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Why I ditched my morning alarm clock | Zapier

The alarm clock has always hated me. I tried blaring chicken sounds, pleasing bird chirps, and even Taylor Swift’s classics to get on its good side, but to no avail. I’d snooze and snooze, requesting a few more minutes like a kid before bedtime.

Until September 2022—after which I went alarm-free.

I recognize abandoning alarm clocks is a huge privilege that’s not available to everyone—shift workers who need to show up at their office on time, employees with early-morning meetings, and parents who have their own built-in alarms. My intent with this piece is to help you work with your circadian rhythm and lifestyle. The goal is to find a way to listen to your body—whether with an alarm or without one.

How an alarm clock does more harm than good

So why did I decide to abandon my alarm? The short answer: because I could. Being self-employed and childless allowed me to dictate my own schedule and drop any morning obligations. But I’d also done some research and realized I was doing myself a disservice by waking up to the jolt of an alarm clock.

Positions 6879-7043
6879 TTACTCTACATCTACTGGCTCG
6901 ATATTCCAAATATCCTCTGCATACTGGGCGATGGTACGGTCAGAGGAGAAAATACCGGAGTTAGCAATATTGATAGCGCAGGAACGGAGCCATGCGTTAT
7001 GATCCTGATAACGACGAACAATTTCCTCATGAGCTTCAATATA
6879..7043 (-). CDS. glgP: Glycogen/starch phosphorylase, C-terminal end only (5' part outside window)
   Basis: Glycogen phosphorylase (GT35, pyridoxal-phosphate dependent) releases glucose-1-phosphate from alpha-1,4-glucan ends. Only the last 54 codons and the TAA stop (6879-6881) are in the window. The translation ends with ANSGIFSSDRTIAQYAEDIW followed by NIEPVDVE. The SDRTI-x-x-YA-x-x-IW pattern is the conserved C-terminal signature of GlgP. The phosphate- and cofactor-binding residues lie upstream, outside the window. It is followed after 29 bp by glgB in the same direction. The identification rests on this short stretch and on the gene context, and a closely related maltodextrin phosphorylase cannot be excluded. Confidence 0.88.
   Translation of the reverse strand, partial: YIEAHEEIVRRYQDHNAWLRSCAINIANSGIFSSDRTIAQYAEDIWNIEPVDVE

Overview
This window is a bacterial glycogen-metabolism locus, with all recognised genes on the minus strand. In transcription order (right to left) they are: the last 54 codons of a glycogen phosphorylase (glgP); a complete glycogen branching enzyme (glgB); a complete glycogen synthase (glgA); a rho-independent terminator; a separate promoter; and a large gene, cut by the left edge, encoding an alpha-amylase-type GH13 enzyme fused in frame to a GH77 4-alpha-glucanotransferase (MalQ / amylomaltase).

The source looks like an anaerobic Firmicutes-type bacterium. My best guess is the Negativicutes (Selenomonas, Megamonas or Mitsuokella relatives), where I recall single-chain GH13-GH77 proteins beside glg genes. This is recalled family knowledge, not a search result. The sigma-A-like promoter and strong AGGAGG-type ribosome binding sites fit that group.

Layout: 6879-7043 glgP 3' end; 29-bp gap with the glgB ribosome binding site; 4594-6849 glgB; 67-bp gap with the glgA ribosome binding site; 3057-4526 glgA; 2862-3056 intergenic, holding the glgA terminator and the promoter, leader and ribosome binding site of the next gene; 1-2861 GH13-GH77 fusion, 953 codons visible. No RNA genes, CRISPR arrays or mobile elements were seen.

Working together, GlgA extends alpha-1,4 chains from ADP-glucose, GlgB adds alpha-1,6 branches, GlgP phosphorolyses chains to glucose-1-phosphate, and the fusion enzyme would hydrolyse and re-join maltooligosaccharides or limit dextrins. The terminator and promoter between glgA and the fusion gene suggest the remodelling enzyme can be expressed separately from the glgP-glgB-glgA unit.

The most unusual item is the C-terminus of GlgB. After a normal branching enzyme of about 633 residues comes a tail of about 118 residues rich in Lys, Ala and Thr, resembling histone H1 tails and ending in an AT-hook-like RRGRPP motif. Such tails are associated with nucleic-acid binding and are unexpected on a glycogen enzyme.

Social jetlag is the inconsistency between your body clock and social obligations. Your body wants to sleep in on a Monday morning (because you got to bed late on Sunday), but the 9 a.m. meeting forces you to do otherwise. It’s not just unpleasant but harmful to your health: excessive amounts of social jetlag is linked to obesity, diabetes, and cardiovascular diseases. Study after study has confirmed that alarms may hamper your sleep cycle and wake you up from deep or REM sleep—which results in low mood and lackluster performance. 

All the science told me that my relationship with the alarm clock was a toxic one. 

My experiment with abandoning the alarm clock

I’m embarrassed to admit how long it took me to stop using an alarm clock. I’d been considering it since September 2021 and finally got the courage to do it a whole year later. My biggest worry? Sleeping till noon and getting no work done. 

Turns out: my anxiety was on point (and so was my fellow freelancer friend, Marijana). 

First ~20 days

I dipped my toes into the no-alarm club slowly. I’d turn the alarm off for the days I didn’t have much work pending—which were mostly Thursdays and Fridays since I frontload my weeks—and on the weekends.